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SciTechTalk: The smartphone debate
by Jim Algar
Washington DC (UPI) Jan 29, 2012

disclaimer: image is for illustration purposes only

As modern smartphones begin to look more alike, there is one user preference difference that has kept phone design firmly in two camps: the keyboard -- virtual or physical.

All smartphones offer a virtual keyboard that pops up on screen for texting, e-mailing, entering Web searches and the like, but that doesn't satisfy all users, many of whom feel much more comfortable -- and believe they're faster and more efficient -- with a physical keyboard.

That's why most smartphone makers still give users a choice.

It is not a manufacturing decision to be made lightly since there is a considerable financial penalty in providing a full physical keyboard.

A virtual keyboard on screen is just a few more lines of software code; a sliding keyboard brings significant design and manufacturing costs.

That the demand for a physical keyboard remains strong may boil down to a generational issue. Young smartphone users, who've grown up in a touch-screen world, seem perfectly happy with on-screen keyboards offering no tactile feedback other than perhaps a beep or buzz. In fact, to watch a typical teenager texting furiously with thumbs or fingers dancing across the screen is to marvel at the dexterity involved.

Many older phone users, who may have actually used a typewriter or at least a desktop computer with a full-size typewriter-style keyboard, feel less comfortable with the tiny keys crowded on screen in the typical virtual version.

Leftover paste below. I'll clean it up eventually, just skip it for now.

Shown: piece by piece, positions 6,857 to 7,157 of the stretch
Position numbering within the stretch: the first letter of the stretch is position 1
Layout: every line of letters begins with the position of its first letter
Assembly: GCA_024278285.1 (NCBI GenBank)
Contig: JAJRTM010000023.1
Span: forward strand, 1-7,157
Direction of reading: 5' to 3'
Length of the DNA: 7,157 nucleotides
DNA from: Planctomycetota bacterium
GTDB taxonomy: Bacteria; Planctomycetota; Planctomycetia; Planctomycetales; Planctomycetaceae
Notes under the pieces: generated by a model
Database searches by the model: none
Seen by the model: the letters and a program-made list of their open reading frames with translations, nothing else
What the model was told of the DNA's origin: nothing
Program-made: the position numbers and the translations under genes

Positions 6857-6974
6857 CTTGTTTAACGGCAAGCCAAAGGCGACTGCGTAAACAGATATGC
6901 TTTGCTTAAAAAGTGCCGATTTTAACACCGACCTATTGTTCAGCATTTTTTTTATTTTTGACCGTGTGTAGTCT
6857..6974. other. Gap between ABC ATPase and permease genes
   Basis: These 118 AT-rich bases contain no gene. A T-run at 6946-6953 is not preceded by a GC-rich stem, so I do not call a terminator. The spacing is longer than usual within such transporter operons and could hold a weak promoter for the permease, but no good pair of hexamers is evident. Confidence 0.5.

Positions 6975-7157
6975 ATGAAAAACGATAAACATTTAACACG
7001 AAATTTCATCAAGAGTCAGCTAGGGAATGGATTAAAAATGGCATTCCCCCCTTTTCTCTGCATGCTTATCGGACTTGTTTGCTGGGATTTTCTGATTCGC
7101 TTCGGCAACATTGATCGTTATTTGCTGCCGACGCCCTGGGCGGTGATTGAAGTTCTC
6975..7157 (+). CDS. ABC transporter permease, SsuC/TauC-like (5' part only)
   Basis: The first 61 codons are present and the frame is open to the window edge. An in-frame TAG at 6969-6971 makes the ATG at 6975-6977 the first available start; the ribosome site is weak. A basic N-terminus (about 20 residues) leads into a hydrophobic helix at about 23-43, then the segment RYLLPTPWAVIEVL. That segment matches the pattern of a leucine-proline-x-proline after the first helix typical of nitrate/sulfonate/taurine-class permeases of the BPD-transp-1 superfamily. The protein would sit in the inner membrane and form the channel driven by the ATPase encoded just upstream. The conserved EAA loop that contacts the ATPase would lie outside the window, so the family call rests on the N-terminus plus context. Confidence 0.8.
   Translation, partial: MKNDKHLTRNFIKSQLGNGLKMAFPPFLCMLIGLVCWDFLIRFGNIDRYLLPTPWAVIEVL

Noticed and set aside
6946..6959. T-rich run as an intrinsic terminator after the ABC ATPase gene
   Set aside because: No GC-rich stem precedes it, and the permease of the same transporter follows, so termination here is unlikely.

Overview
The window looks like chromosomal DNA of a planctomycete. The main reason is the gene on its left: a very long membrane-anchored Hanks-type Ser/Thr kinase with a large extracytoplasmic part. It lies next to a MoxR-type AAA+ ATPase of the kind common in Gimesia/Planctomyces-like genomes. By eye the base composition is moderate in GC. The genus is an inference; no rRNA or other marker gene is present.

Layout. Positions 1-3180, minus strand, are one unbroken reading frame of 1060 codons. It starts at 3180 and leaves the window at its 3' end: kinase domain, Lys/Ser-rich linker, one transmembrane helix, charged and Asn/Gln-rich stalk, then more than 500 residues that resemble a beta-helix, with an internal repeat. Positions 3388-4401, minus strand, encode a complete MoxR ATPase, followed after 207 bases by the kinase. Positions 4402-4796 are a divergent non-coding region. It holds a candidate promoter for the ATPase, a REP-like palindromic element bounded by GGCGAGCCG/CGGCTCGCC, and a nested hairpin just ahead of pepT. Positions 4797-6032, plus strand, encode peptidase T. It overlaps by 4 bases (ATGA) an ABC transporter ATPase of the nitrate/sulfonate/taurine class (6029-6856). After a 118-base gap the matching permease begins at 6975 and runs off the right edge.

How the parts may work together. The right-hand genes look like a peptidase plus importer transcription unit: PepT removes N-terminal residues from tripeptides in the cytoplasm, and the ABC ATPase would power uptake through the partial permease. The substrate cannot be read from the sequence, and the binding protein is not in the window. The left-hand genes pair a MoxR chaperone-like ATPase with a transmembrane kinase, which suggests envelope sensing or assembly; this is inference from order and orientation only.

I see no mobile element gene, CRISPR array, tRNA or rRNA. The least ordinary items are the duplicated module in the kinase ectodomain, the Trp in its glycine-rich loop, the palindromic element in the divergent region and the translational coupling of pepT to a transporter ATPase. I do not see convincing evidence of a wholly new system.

Phones with physical keyboards have been around for a while, although many of the first ones, like BlackBerry or Palm units, had tiny keyboards sharing space with screens on the front of the phones.

Many men, with larger hands, often complain about the difficulty of hitting the right key or hitting more than one with the resulting gobbledy-gook requiring constant backspacing -- if they can even find the backspace key.

Will one or the other eventually win out? The smart money would probably go with on-screen keyboards, for reasons of economy for manufacturers if nothing else.

Also, as screens get larger -- with some phone models approaching 5-inch screens -- on-screen keys get bigger. Android phones now come with Swype technology that allows the user to just drag a finger across the keyboard and the phone figures out what word is being spelled -- offering choices in case best guess wasn't good enough.

In the meantime, however, every major cellphone manufacturer has opted to continue to give consumers the choice, with all featuring one or more "sliders."

The major exception is, of course, Apple.

And even here the aftermarket has stepped in. Users can purchase a case that affixes to the back of the Apple phone and slides out to reveal -- yes -- a full physical QWERTY keyboard.

Even the most current model lines of phones offer the option.

Motorola offers three of its new flagship DROID phones -- the DROID Razr, the DROID Razr Maxx and the DROID 4 -- that from a distance of 3 feet can't be told one from another.

The difference? Pick up a DROID 4. Hmm, a little thicker. Why is that? Because it slides open to reveal its "PC-like, edge-lit QWERTY keyboard," Motorola is happy to tell prospective buyers.

Fans of touch-typing can rejoice, at least for now. The keyboard with buttons you can actually feel and push is still with us.

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